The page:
SOX PARK — Brady Nelson of Norwood Park loves baseball. The 12-year-old plays second base for his team and doesn’t often strike out. In his bedroom, baseball cards are stacked on the floors and ESPN runs on a loop.
And Brady’s now learning to love the White Sox.
At Wednesday’s game, a 6-3 win over the Pittsburgh Pirates, the Sox recognized three young men and boys — Brady, Josh Fleming and Amadeo Castillo — on Childhood Cancer Awareness Day. Brady has glioblastoma, an aggressive form of brain cancer.
Brady’s treatment scars were covered under his White Sox cap. At the game, it was just about baseball — a chance to interact with players at batting practice, enjoy the game from a suite with his family and announce to the crowd, “Play ball!”
Brady connected with the team and formed a bond with his favorite player: Eloy Jiménez, the slugger who recently returned from injury.
“It’s kind of motivated me to keep pushing,” Brady said. “It’s been very cool.”
Jiménez sent Brady a video message in April saying the boy is “a warrior” and his “favorite fan.” Jiménez promised he’d dedicate his first home run back from tendon repair surgery to Brady. He kept his word, hitting a game-winner against the Kansas City Royals on July 27.
The two are kindred spirits, and at Wednesday night’s game, Jiménez wore his “Brady Strong” wristband to bat. Brady watched from the best seats in the house.
“It started when Eloy sent the video saying that he’s hurt, and it’s kind of like the same thing as me,” Brady said. “But he’s always celebrating and stuff. Always looks very happy.”
At batting practice, Brady stood behind home plate, locked in on the task at hand: getting his baseball covered with autographs. He left the biggest space for Jiménez.
Other White Sox players stopped by: Andrew Vaughn and Billy Hamilton said what’s up first, and then Dylan Cease, Liam Hendriks, Lucas Giolito, Michael Kopech and Craig Kimbrel greeted the 12-year-old.
“Brady, make sure you say, ‘Thank you!’” Eric Nelson reminded his son.
“Louder, so they can hear you!” chimed in mom Christina Nelson.
Eric and Christina Nelson grew up in Norwood Park, where they’re now raising their three kids.
Their lives changed dramatically in December, when Brady was diagnosed with glioblastoma. A tumor was growing in his brain, and Brady required immediate surgery and an intense regimen of radiation followed by chemotherapy.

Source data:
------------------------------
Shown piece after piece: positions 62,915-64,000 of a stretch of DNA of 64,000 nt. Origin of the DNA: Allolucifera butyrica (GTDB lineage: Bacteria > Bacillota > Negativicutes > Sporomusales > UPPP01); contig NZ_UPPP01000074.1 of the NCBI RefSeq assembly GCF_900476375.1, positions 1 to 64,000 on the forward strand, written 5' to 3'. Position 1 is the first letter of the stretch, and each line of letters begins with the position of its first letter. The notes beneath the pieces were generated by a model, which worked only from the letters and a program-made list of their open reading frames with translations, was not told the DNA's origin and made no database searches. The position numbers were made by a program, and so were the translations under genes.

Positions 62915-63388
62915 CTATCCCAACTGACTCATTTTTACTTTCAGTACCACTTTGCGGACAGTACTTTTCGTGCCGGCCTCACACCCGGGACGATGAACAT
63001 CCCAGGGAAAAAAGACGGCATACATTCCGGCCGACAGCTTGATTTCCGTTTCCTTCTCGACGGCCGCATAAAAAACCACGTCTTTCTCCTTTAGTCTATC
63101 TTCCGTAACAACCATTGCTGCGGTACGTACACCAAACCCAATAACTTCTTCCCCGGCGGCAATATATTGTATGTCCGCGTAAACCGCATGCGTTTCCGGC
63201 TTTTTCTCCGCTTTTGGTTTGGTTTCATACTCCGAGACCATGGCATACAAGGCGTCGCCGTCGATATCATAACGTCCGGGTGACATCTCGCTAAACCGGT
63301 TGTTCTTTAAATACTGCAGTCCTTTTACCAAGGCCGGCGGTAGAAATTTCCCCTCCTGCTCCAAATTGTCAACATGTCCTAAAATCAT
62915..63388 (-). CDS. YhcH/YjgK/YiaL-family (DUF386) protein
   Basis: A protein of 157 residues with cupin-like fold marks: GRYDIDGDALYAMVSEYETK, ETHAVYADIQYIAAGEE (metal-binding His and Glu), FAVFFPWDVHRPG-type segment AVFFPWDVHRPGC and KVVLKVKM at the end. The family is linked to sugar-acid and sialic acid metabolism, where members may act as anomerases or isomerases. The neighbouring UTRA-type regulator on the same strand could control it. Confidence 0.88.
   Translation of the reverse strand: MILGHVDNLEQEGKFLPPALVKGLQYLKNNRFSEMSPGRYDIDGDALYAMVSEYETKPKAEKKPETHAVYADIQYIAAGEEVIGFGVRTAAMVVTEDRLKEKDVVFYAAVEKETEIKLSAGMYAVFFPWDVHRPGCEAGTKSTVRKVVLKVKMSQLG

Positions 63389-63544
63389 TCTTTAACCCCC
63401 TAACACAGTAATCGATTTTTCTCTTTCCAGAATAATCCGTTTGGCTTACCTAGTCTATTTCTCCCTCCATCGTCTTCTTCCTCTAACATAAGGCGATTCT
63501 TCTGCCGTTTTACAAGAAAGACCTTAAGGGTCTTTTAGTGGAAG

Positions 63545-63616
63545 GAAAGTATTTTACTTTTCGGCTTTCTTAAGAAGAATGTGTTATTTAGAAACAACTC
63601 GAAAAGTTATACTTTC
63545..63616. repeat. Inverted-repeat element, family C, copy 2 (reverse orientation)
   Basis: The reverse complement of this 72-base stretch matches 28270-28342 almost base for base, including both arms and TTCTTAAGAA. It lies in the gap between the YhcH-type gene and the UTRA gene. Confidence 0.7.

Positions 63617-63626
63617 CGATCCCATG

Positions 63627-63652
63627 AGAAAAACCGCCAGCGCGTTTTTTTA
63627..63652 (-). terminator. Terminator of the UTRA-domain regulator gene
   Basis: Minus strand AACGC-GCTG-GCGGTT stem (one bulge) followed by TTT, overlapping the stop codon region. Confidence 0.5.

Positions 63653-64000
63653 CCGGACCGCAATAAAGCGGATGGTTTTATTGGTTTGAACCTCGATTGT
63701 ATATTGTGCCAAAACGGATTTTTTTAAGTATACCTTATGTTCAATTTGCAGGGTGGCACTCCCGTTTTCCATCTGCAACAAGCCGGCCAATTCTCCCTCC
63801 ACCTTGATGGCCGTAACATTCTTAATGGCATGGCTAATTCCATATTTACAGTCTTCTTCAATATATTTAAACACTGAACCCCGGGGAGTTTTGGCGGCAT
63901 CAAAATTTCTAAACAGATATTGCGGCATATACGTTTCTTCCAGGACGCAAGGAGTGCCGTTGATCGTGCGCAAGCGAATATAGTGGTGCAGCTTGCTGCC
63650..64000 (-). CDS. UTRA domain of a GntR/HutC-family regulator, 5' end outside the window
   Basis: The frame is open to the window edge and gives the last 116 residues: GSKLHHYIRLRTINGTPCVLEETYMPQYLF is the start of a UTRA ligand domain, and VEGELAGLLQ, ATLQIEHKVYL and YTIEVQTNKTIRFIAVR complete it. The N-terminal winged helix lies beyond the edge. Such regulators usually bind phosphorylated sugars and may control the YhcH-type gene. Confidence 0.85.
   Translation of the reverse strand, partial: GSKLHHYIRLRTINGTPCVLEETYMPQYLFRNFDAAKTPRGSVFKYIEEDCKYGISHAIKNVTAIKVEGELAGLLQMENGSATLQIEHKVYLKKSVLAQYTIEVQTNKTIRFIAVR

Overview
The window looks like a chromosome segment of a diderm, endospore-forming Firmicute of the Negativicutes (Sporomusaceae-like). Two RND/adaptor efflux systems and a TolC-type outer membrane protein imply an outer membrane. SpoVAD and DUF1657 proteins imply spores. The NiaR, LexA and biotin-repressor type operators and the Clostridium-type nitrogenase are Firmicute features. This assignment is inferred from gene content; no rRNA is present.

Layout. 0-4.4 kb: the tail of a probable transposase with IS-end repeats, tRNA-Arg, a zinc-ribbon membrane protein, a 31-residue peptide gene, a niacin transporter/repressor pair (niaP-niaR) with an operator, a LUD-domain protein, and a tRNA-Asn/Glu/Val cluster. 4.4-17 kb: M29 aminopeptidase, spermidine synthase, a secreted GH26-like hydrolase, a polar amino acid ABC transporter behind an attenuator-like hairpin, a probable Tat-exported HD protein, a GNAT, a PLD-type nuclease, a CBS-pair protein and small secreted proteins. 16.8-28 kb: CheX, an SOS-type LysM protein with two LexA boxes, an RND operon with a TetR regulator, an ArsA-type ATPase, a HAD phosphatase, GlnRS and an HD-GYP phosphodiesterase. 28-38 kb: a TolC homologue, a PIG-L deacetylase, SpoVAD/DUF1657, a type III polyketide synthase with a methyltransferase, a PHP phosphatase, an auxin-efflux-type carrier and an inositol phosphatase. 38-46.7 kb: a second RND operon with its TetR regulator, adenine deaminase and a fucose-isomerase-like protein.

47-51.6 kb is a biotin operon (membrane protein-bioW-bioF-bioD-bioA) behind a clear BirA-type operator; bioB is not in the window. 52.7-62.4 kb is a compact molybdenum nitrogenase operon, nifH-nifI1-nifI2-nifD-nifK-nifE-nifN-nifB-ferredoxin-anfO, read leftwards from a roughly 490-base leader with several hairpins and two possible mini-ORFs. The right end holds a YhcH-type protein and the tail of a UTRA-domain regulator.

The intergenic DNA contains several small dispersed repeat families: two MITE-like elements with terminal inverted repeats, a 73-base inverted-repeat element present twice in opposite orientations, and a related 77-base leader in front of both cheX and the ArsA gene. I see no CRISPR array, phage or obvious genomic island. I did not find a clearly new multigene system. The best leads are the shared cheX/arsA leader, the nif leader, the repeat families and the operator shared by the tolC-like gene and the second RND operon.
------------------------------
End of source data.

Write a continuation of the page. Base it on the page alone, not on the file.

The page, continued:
But Brady kept going, reminding his parents he felt “perfectly fine.” He’d undergo radiation with his baseball uniform on so his dad could drive him straight to practice afterwards.
Just like his friend Jiménez, Brady recently got the game-winning hit for his team, Windy City Baseball.
“He honestly handles it all amazingly,” Christina said. “If you try to talk to him about it, ‘Oh listen, this is what you’re dealing with,’ he’ll just start talking about baseball.”
The family now lives three months at a time, in between Brady’s routine MRI scans. His last scan was clean. Glioblastoma is a cancer commonly known to recur, but it hasn’t stopped Brady and his family from enjoying days at the ballpark.
“Life, it just moves so fast, that there’s not a lot of time to dwell on it,” Eric said. “You just hope that it goes well. And he just lives his life like a 12-year-old.”
Brady got to connect with the White Sox alongside 20-year-old Josh Fleming, a pitcher at Joliet Community College. Fleming is getting his baseball career back on track as he recovers from leukemia.
The great seats and the chance to meet his favorite players was only an added bonus for Fleming. He came to the game mainly to be “big bro” to Brady and Amadeo, two kids still in the fight against childhood cancer.
“Just to hang out with them and show them that there is a light at the end of the tunnel. They can get to where I am,” Fleming said. “They say I’m inspiring them, but really, they’re inspiring me.”
Battling cancer has expanded Fleming’s perspective on life, given him an understanding that life’s obstacles don’t have to control you, he said.
Baseball brings that freedom. And Brady’s favorite moment from the day was clear.
“Just saying, ‘Play ball,’” he said.
Subscribe to Block Club Chicago, an independent, 501(c)(3), journalist-run newsroom. Every dime we make funds reporting from Chicago’s neighborhoods.
Listen to “It’s All Good: A Block Club Chicago Podcast” here: